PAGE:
||Oxidation of Nitrapyrin to 6-Chloropicolinic Acid by the Ammonia-Oxidizing Bacterium 'Nitrosomonas europaea'.
Vannelli, T. ;
Hooper, A. B. ;
||Minnesota Univ., St. Paul. Dept. of Genetics and Cell Biology.;Environmental Research Lab., Gulf Breeze, FL.;Minnesota Sea Grant Program, Duluth.
||EPA-R-816157-0-10 ;NA86AA-D-56112; EPA/600/J-93/073;
Mass spectroscopy ;
Gas chromatography ;
Liquid chromatography ;
Membrane proteins ;
Nitrosomonas europaea ;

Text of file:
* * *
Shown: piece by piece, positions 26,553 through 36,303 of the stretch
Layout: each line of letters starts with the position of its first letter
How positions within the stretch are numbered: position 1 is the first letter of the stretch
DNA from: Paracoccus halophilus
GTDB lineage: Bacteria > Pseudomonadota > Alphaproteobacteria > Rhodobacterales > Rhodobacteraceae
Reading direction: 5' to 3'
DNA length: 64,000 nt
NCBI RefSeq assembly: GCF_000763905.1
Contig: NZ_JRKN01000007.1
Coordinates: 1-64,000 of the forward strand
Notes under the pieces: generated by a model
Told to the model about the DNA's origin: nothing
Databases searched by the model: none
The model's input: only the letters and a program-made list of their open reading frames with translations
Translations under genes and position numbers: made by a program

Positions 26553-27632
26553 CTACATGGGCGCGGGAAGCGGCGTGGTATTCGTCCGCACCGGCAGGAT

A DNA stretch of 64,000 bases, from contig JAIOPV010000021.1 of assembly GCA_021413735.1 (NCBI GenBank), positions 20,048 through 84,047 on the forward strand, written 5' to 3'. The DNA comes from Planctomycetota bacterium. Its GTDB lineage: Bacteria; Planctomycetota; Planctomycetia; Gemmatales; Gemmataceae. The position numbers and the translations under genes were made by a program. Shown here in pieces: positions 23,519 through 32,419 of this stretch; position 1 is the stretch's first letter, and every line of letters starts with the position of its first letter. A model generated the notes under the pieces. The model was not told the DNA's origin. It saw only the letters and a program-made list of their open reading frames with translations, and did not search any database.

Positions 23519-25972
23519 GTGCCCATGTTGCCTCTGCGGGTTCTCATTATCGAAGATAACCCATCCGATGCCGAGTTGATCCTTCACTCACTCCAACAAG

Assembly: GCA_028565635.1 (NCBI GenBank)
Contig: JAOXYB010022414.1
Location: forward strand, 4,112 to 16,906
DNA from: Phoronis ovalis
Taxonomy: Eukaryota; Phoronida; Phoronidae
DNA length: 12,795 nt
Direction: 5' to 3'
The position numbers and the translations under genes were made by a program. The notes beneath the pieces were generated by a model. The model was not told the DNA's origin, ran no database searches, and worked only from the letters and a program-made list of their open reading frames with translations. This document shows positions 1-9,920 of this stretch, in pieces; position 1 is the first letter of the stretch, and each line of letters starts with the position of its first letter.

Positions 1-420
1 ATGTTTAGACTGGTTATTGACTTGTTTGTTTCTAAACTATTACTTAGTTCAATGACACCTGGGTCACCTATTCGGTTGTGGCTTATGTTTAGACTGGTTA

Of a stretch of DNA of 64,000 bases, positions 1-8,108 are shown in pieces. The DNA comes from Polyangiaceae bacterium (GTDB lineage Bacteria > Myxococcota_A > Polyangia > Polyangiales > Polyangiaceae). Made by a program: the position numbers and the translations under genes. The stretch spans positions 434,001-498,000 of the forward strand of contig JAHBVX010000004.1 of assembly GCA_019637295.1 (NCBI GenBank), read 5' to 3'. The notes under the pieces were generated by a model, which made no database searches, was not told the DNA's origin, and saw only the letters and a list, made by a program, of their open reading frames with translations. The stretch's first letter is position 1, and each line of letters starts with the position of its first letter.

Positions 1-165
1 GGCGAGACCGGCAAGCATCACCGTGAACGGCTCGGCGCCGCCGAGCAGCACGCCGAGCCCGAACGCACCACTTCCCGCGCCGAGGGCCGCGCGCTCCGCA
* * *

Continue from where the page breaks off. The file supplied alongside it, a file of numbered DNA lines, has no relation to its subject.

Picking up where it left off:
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Suspensions of Nitrosomonas europaea catalyzed the oxidation of the commercial nitrification inhibitor nitrapyrin (2-chloro-6-(trichloromethyl)-pyridine). Rapid oxidation of nitrapyrin (at a concentration of 10 microM) required the concomitant oxidation of ammonia, hydroxylamine, or hydrazine. The turnover rate was highest in the presence of 10 mM ammonia (0.8 nmol of nitrapyrin per min/mg of protein). The product of the reaction was 6-chloropicolinic acid. By the use of (18)O2, it was shown that one of the oxygens in 6-chloropicolinic acid came from diatomic oxygen and that the other came from water. Approximately 13% of the radioactivity of (2,6-(14)C) nitrapyrin was shown to bind to cells. Most (94%) of the latter was bound indiscriminately to membrane proteins. The nitrapyrin bound to membrane proteins may account for the observed inactivation of ammonia oxidation. (Copyright (c) 1992, American Society for Microbiology.)